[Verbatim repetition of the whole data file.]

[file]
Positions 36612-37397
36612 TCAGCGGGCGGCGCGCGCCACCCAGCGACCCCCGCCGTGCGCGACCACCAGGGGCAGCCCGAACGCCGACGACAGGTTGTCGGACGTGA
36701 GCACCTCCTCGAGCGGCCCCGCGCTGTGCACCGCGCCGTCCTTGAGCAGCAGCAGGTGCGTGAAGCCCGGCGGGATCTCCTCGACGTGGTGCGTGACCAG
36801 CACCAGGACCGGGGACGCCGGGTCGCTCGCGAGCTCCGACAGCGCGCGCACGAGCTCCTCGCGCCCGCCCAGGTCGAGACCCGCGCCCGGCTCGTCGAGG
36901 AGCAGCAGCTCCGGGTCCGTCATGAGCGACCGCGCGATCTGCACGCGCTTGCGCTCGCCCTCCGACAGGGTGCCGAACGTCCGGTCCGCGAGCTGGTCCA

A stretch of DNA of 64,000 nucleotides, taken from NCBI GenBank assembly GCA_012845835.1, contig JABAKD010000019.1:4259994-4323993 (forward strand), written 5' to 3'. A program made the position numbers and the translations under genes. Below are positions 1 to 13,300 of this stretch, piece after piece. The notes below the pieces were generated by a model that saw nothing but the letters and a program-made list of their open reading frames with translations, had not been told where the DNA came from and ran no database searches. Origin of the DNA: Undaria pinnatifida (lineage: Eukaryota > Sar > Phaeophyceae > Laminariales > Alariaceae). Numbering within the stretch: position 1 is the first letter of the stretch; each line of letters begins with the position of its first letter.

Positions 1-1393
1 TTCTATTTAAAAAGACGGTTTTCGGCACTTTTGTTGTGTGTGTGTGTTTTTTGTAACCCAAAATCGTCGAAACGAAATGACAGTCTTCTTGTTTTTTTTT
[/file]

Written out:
Positions 36612-37397
36612 TCAGCGGGCGGCGCGCGCCACCCAGCGACCCCCGCCGTGCGCGACCACCAGGGGCAGCCCGAACGCCGACGACAGGTTGTCGGACGTGA
36701 GCACCTCCTCGAGCGGCCCCGCGCTGTGCACCGCGCCGTCCTTGAGCAGCAGCAGGTGCGTGAAGCCCGGCGGGATCTCCTCGACGTGGTGCGTGACCAG
36801 CACCAGGACCGGGGACGCCGGGTCGCTCGCGAGCTCCGACAGCGCGCGCACGAGCTCCTCGCGCCCGCCCAGGTCGAGACCCGCGCCCGGCTCGTCGAGG
36901 AGCAGCAGCTCCGGGTCCGTCATGAGCGACCGCGCGATCTGCACGCGCTTGCGCTCGCCCTCCGACAGGGTGCCGAACGTCCGGTCCGCGAGCTGGTCCA

A stretch of DNA of 64,000 nucleotides, taken from NCBI GenBank assembly GCA_012845835.1, contig JABAKD010000019.1:4259994-4323993 (forward strand), written 5' to 3'. A program made the position numbers and the translations under genes. Below are positions 1 to 13,300 of this stretch, piece after piece. The notes below the pieces were generated by a model that saw nothing but the letters and a program-made list of their open reading frames with translations, had not been told where the DNA came from and ran no database searches. Origin of the DNA: Undaria pinnatifida (lineage: Eukaryota > Sar > Phaeophyceae > Laminariales > Alariaceae). Numbering within the stretch: position 1 is the first letter of the stretch; each line of letters begins with the position of its first letter.

Positions 1-1393
1 TTCTATTTAAAAAGACGGTTTTCGGCACTTTTGTTGTGTGTGTGTGTTTTTTGTAACCCAAAATCGTCGAAACGAAATGACAGTCTTCTTGTTTTTTTTT